Wednesday, 12 November 2014

#582 In the Field: Birds of the North Country, con't . . .

This blog is part of a series of posts about
our island studio and cabin located on
Lake of the Woods in Ontario, Canada.
The series starts with #568, posted
September 24 of this year.  There are
many earlier posts about the cabin that
can be seen by going to the blog index.

Much of the inspiration for my art is gleaned from the wildlife and wilderness experience that surrounds the studio.
Trish and I have closed the cabin for the season but the influence and memories of the past remains.

The focus of this blog is woodpeckers.  Among the species of woodpeckers who remain in the frozen North Country
 winter and are able to cope with the brutal weather are the Pileated, Black-backed, Red-headed, Downy, Three-toed,
 and the Northern Flicker.  All woodpecker species have evolved with unique characteristics which enable them
 to exploit food sources, year around, that are untapped by other species.  Their sharp beaks enable them
 to excavate food from branches and trunks of trees that other birds can't reach.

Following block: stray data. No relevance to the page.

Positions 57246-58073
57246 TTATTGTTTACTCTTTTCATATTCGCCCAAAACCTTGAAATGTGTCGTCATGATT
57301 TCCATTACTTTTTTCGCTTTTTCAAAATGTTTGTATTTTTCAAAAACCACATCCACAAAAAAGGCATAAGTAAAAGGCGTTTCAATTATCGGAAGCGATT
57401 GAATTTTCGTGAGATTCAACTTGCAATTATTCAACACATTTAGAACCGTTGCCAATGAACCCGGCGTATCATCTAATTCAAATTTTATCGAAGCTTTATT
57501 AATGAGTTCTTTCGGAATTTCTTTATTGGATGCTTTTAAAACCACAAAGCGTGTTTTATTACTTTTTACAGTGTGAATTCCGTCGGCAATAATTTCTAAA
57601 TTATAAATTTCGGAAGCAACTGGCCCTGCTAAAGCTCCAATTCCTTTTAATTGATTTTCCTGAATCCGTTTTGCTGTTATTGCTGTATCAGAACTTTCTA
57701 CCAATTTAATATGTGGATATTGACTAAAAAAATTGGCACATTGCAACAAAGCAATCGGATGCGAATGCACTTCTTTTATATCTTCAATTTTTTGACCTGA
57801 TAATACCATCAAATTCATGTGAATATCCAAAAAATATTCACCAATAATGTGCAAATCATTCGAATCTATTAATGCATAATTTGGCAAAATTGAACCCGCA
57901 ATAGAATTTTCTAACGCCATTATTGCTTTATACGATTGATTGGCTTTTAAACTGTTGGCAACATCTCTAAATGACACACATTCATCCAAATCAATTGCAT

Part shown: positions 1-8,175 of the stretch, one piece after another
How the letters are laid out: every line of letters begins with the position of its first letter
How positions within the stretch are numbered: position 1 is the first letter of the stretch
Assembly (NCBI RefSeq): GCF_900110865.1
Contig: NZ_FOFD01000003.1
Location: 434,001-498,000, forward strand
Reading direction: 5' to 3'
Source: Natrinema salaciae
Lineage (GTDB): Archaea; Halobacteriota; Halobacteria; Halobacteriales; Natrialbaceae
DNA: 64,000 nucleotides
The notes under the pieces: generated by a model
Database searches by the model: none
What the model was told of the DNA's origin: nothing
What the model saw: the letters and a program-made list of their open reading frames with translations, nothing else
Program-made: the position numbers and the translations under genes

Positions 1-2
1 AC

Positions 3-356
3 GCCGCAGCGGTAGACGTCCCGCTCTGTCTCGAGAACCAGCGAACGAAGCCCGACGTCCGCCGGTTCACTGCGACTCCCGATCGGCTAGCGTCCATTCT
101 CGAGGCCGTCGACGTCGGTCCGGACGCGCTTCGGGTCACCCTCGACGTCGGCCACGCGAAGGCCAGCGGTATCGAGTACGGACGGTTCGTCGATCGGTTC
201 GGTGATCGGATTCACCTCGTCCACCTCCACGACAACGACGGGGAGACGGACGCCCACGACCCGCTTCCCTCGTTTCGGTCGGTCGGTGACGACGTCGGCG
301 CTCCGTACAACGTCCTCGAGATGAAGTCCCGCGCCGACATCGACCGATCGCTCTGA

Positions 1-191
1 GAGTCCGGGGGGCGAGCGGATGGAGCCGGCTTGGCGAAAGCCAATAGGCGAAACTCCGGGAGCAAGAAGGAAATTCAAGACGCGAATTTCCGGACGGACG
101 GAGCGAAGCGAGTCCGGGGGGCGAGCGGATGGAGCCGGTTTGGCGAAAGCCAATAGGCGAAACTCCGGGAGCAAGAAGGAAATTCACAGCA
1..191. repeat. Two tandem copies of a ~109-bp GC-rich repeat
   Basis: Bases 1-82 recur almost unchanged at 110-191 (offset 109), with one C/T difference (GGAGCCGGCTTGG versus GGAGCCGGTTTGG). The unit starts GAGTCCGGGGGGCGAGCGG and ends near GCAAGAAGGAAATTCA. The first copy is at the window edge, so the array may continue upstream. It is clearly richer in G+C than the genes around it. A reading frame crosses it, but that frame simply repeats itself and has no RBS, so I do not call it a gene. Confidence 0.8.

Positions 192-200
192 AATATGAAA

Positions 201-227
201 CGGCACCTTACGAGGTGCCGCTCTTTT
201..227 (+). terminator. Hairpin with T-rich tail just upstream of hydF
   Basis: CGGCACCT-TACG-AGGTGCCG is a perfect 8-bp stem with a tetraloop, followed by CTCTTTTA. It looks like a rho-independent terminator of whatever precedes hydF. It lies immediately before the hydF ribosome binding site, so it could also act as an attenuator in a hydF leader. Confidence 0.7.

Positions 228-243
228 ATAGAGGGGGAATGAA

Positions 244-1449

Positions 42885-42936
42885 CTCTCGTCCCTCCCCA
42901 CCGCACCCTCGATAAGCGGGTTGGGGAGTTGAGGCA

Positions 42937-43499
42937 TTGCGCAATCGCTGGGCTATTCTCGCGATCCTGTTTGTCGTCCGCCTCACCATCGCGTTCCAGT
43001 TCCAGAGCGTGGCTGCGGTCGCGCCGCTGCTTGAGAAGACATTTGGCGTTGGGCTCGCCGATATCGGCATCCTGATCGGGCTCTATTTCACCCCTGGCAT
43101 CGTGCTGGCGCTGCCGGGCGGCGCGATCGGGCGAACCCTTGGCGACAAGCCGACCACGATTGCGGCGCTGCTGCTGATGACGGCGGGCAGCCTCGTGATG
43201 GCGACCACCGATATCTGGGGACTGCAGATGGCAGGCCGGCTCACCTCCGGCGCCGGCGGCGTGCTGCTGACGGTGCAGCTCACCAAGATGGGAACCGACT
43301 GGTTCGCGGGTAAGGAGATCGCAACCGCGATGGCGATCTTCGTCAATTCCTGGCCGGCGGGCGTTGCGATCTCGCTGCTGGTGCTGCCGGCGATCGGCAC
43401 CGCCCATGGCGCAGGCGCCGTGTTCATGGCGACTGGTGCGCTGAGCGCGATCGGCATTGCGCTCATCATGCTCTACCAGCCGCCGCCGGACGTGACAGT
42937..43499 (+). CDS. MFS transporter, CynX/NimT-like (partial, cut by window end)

Below, is a drawing of a Downy Woodpecker. . .  common in the Lake of the Woods region year around.

Another species of woodpecker that is common in the region where my cabin studio is located is the magnificent
Pileated Woodpecker.  These beautiful birds are large with a 30 inch wingspan and are routinely seen on our island.
They are almost entirely black with white neck stripes and white wing lining.
 Both sexes have a bright red head and a "mustache" which is black on females and red on males.

Below, is a drawing of a Pileated Woodpecker from my ever-present sketchbook.

Below, is a head study of a male Pileated Woodpecker.

A woodpecker's tongue if four times longer that it's beak and is amazingly flexible.
 It is mounted at the back of the skull, acts as a spring-like device which enables it to tunnel out wood eating insects.
Interestingly, the strong beak is mounted on the skull in such a way that the hardy bird
can withstand the stress of repeated hammering of trees.

Most birds have three forward-facing toes and one rear-facing toe.  Shown in the drawing below, woodpeckers
 have two front-facing and two rear-facing toes which give a stable platform while hammering away at a tree.

Below, is John James Audubon's imaginative illustration of the Pileated Woodpecker.
This is one of my favorite engravings from his celebrated,  Birds in America, published in 1830.

Woodpeckers are often heard long before they are seen.   In the fall, I love to walk
 in the woods and hear their tap-tapping ringing through the birch and conifers.
 The bitter winter will soon envelope the North Country . . . they will stay and I will go south.

Go to the BLOG INDEX on the right for more information. 

Blog, text, photos, drawings, and sculpture . . . © Sandy Scott and Trish

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